Sustainable development is the goal
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Sustainable Development: Can India Develop Sustainably?

June 4, 2022

When we talk about sustainable development, we refer to the ways or means by which we carry out our developmental process without causing much harm to Mother Nature.

It is a way that many individuals, as well as many countries, are adopting to follow the path towards sustainability and a safe future. But it is not as easy as it seems and there are numerous obstacles to reaching the goal of sustainability.

Understanding Climate Change

Climate change is a global and very urgent issue. The consensus today suggests that we are in a state of global warming and if we don't do something about it, we will face consequences that are beyond our control.

According to NASA, the polar ice caps are melting at a rate of 9% every decade. The thickness of the arctic ice has reduced by nearly 40% since the 1960s.

The main contributor to the issue of global warming is the consumption of fossil fuels, which is the level of energy consumption.

The developed countries have been consuming a huge amount of energy for a long time now. As of today, the per capita energy consumption in the west is much higher than in developing countries.

We are nowhere near the goals and targets we set for ourselves in the Paris agreement. While this is happening on one side of the world, the other side of the world has seen a huge movement toward development.

With the rate at which China has grown and the rate at which India is growing, as more and more people start to consume more energy, we have to find a way that will help both the developing world as well as preserve our environment for the future generations

Can India Sustainably Meet Its Development Targets?

India is the world's seventh-largest country. It is home to 1.3 billion people and is also one of the top 5 largest economies if the world.

It has been growing at a rate of over 5% over the last decade. India is a country with large disparities. It has both abundance, wealth, and poverty. To rise above it, India need to develop significantly. But there's a more serious question to it;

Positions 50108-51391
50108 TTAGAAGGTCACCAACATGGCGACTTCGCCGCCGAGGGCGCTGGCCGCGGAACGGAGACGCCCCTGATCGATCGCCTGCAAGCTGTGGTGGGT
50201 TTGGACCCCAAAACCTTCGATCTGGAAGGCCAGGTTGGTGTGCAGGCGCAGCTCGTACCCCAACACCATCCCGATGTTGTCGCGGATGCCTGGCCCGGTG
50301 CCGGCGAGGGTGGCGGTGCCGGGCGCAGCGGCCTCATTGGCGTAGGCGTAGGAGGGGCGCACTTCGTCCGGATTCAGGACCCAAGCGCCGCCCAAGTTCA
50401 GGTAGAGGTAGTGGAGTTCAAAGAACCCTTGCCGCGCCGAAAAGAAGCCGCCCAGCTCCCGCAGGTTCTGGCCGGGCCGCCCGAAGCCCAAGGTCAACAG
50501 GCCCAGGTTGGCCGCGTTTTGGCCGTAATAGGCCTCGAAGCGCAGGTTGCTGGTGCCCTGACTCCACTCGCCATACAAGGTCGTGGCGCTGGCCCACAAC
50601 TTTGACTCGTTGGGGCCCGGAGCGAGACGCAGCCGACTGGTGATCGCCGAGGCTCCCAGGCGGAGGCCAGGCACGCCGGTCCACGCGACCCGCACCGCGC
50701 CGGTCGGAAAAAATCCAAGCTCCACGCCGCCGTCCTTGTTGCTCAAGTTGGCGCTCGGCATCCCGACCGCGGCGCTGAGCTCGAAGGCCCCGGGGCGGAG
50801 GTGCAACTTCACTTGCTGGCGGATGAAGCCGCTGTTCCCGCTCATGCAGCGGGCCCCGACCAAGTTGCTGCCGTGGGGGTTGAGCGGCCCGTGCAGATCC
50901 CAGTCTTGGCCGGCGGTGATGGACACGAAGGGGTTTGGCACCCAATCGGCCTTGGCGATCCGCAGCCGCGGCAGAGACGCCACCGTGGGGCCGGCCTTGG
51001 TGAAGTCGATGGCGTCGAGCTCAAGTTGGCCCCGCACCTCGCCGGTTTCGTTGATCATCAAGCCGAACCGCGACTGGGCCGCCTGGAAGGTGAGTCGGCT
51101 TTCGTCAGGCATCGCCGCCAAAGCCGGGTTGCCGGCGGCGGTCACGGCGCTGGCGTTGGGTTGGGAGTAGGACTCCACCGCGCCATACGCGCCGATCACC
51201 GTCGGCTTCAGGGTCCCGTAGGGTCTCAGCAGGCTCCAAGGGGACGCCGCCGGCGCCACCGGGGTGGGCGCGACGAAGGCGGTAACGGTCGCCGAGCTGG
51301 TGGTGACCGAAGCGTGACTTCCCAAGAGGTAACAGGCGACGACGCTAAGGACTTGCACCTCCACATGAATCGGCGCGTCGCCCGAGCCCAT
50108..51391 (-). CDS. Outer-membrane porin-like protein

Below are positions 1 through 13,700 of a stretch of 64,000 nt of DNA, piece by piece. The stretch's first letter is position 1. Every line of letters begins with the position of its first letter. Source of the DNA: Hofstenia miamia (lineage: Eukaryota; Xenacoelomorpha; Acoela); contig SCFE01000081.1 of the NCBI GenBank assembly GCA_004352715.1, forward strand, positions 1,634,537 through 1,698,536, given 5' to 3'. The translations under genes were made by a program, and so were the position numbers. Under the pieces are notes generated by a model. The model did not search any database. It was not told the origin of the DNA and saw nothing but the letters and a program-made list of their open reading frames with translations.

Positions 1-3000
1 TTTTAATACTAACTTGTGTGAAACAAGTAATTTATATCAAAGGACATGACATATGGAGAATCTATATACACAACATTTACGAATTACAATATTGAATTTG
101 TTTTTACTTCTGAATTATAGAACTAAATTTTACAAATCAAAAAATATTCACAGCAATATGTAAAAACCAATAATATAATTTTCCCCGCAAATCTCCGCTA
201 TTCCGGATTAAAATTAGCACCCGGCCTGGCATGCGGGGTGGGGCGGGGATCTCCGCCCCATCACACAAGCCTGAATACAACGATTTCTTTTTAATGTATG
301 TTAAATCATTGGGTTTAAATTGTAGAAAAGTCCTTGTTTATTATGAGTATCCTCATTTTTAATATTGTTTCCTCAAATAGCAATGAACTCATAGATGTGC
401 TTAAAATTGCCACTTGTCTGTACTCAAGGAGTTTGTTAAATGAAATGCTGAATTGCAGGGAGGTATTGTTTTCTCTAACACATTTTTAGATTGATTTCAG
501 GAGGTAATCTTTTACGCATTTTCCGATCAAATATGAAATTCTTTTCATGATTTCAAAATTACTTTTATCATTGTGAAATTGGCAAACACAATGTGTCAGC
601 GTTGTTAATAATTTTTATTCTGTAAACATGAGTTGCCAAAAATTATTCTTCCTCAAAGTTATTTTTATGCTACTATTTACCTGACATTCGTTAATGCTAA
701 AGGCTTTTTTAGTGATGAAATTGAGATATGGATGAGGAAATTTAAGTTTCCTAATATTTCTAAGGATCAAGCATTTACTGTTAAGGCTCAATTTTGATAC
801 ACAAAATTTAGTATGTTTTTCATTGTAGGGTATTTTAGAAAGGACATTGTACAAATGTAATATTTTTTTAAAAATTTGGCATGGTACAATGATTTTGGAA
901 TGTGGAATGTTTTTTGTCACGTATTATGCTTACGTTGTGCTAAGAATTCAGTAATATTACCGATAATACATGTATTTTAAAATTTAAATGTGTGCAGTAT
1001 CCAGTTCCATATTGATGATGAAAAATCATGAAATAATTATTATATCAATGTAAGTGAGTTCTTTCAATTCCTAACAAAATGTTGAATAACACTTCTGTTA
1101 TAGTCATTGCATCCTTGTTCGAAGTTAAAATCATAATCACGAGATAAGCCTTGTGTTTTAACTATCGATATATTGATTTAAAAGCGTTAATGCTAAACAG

Should there be development at the cost of the environment?

Understanding Development and Its Measures

Talking about development, we all think of it as urbanisation and the higher GDP of a country. Well, that is true technically, but in a much more real sense development is the quality of life one is entitled to.

Amartya Sen, in his book 'Development as Freedom', states that "Development is the process of expanding the real freedoms that people enjoy".

One such measure of development is the Human Development Index (HDI), which analyses the 3 major aspects that are life expectancy, education, and per capita income.

Correlation Between Development And Energy Consumption

At higher levels of development, as the countries develop, they reach a certain point after which need not increase their energy consumption to develop.

Whereas at the lower levels of development, there is a strong relationship between the two. Significant improvements can be brought about by increasing a small amount of per capita energy consumption.

As of today, India has an HDI of 0.6 and a per capita energy consumption of 600 kg of oil per person per year. According to government projections and the calculations by statisticians, India will reach an HDI of 0.8 in the next 15 years, and to reach that level, India will need to increase its energy consumption. That would result in India consuming 1800 kg of oil per person per year, 3 times the present consumption.

But such an increase in energy consumption will adversely increase the carbon emissions. The three largest consumers of energy, India China, and the USA use fossil fuels as their main source of energy which in turn is the main cause of global warming.

Today India is the 3rd largest emitter of carbon dioxide. This is quite disturbing, but the fact is that to reach its target of an HDI of 0.8, India will consume more and more of its energy resources and will be emitting carbon dioxide at unsustainable levels.

Similar will be the case in all developing countries around the world. But development is of utmost necessity because many people are living without basic access to food and water. The solution to this is that we need to find more sustainable options.

Controlling emissions of carbon dioxide is not easy, countries like US and UK are still tackling this today. Perhaps the most common solution is the introduction of renewable resources of energy. A study shows that the percentage of renewables in India and China is higher than that of the USA. India is indeed moving toward a more sustainable country and the government is keen to make the country a solar-powered nation.

Most developing countries have a huge potential for wind and solar energies and if guided properly, these countries would consider exploiting these renewable resources rather than going down the carbon route. But it is not as simple, there are quite other factors that come into play.

People are not aware of global warming and climate change and even if they are, they don't take it seriously. Climate change is a global phenomenon and it requires a global effort. Every country as well as every individual needs to contribute their part toward a sustainable future because the future of our planet depends on us.

ALSO READ | India Seventh Most Affected By Climate Change

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